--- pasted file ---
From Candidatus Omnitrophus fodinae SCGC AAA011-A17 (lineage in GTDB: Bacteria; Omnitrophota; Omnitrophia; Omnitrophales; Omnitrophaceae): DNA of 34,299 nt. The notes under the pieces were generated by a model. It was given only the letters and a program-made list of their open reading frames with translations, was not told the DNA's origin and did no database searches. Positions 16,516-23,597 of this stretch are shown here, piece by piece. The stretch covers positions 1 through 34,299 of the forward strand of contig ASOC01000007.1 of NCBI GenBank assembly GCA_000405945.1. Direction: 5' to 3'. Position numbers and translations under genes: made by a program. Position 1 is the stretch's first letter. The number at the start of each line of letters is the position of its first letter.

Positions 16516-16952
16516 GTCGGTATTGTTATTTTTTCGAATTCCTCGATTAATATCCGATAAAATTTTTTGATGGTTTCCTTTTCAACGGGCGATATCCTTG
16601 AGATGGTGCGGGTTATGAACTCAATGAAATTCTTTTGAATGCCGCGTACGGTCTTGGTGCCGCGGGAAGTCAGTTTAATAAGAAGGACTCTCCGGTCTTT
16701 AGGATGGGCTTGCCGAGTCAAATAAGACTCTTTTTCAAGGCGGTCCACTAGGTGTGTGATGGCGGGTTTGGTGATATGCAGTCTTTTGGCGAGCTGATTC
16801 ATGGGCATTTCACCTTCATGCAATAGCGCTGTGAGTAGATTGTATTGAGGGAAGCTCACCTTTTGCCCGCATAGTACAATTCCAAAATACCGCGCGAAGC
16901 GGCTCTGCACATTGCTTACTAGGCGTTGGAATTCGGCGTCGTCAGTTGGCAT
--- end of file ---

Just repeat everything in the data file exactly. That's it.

From Candidatus Omnitrophus fodinae SCGC AAA011-A17 (lineage in GTDB: Bacteria; Omnitrophota; Omnitrophia; Omnitrophales; Omnitrophaceae): DNA of 34,299 nt. The notes under the pieces were generated by a model. It was given only the letters and a program-made list of their open reading frames with translations, was not told the DNA's origin and did no database searches. Positions 16,516-23,597 of this stretch are shown here, piece by piece. The stretch covers positions 1 through 34,299 of the forward strand of contig ASOC01000007.1 of NCBI GenBank assembly GCA_000405945.1. Direction: 5' to 3'. Position numbers and translations under genes: made by a program. Position 1 is the stretch's first letter. The number at the start of each line of letters is the position of its first letter.

Positions 16516-16952
16516 GTCGGTATTGTTATTTTTTCGAATTCCTCGATTAATATCCGATAAAATTTTTTGATGGTTTCCTTTTCAACGGGCGATATCCTTG
16601 AGATGGTGCGGGTTATGAACTCAATGAAATTCTTTTGAATGCCGCGTACGGTCTTGGTGCCGCGGGAAGTCAGTTTAATAAGAAGGACTCTCCGGTCTTT
16701 AGGATGGGCTTGCCGAGTCAAATAAGACTCTTTTTCAAGGCGGTCCACTAGGTGTGTGATGGCGGGTTTGGTGATATGCAGTCTTTTGGCGAGCTGATTC
16801 ATGGGCATTTCACCTTCATGCAATAGCGCTGTGAGTAGATTGTATTGAGGGAAGCTCACCTTTTGCCCGCATAGTACAATTCCAAAATACCGCGCGAAGC
16901 GGCTCTGCACATTGCTTACTAGGCGTTGGAATTCGGCGTCGTCAGTTGGCAT